The Internet of Things (IoT) is no longer a mere buzzword. Increasingly, more everyday objects are incorporating sensor technology connected to the internet, allowing companies, homes and everything in between to operate smartly.
For example, when connected to the IoT, rubbish bins could notify authorities when they are full and need emptying. Water meters could report on consumption and potential leaks. Smoke alarms could verify their status without manual testing. These are all useful functions that could save time and money — especially when considering that there are thousands of these kinds of objects around us in our homes, workplaces and towns. The applications are practically endless: moisture sensors in agriculture, pressure sensors in gas tanks, burglar alarms and parking space monitoring, and much more.
The problem with conventional IoT solutions is that they can be completely over the top and uneconomical for these potential use cases. A bin, a water meter or a house alarm doesn’t need to send lots of data; perhaps just a few bytes per day.
What they do need is IoT hardware and connectivity that is extremely low-cost, lasts for years on a single battery charge, and can reliably connect even when they’re installed in objects such as basements or underground.
Enter the newest kid on the block: Narrowband IoT (NB-IoT) technology, which Vodafone is bringing to Malta for the first time, powered over Vodafone SuperNet and in collaboration with Nokia and Affirmed.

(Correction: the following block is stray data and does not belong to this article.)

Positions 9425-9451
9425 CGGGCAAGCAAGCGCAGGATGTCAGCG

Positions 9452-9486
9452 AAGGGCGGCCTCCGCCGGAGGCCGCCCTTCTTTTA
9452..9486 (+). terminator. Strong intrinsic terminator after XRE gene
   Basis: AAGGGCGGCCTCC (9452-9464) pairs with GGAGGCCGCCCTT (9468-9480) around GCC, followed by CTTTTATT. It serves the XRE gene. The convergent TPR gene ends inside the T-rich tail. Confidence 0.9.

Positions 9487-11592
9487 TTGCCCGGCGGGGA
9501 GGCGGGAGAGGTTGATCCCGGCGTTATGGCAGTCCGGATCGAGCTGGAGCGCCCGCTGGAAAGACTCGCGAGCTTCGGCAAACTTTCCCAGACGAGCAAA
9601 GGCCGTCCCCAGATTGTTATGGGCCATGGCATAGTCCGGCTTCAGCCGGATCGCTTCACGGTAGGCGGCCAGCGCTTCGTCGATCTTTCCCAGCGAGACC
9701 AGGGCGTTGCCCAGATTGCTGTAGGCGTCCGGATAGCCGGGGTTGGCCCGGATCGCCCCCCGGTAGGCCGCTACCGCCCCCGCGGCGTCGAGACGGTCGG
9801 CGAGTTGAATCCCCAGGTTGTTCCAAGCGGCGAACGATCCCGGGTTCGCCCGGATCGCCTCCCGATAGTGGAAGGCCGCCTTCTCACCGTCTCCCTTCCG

NB-IoT is a new technology standard, just like 3G and 4G, designed to provide connectivity for an IoT application. Devices are equipped with sensors used to monitor and collect data, which is then transmitted over the NB-IoT network and stored on a server. The data can then be managed and converted into information which can be visualised through dashboards in apps or websites.
Its breakthrough technology means that it's able to maintain a strong, uninterrupted connection, whilst also conserving battery. This makes it particularly suited to monitoring devices such as water meters, which have a tendency to turn up in difficult locations with poor network coverage. NB-IoT, however, has excellent coverage and penetration. So, for instance, by installing connected flow meters around a water distribution network, a utility company could automatically detect leaks, meaning less time, cost and disruption digging up roads.
What are the main benefits for businesses using NB-IoT technology?
Power consumption can be a big problem for companies building IoT solutions. Who wants to change the batteries on thousands of devices every six months? NB-IoT takes power efficiency to a new level - with this technology, a device’s connection could have up to 10 years' worth of life.
Power savings = cost savings. Plus, NB-IoT hardware sensors are simpler to create and come cheaper.
Reliability: NB-IoT is being rolled out over MCA-licensed spectrum, guaranteeing the resource allocation needed for managed Quality of Service.
Security: Devices that are used together on a NB-IoT module are encrypted heavily, which makes it difficult for hackers to gain access or interfere.Strong coverage over large areas
, meaning that devices located underground can connect via NB-IoT, whereas previously they could not with 3G/4G.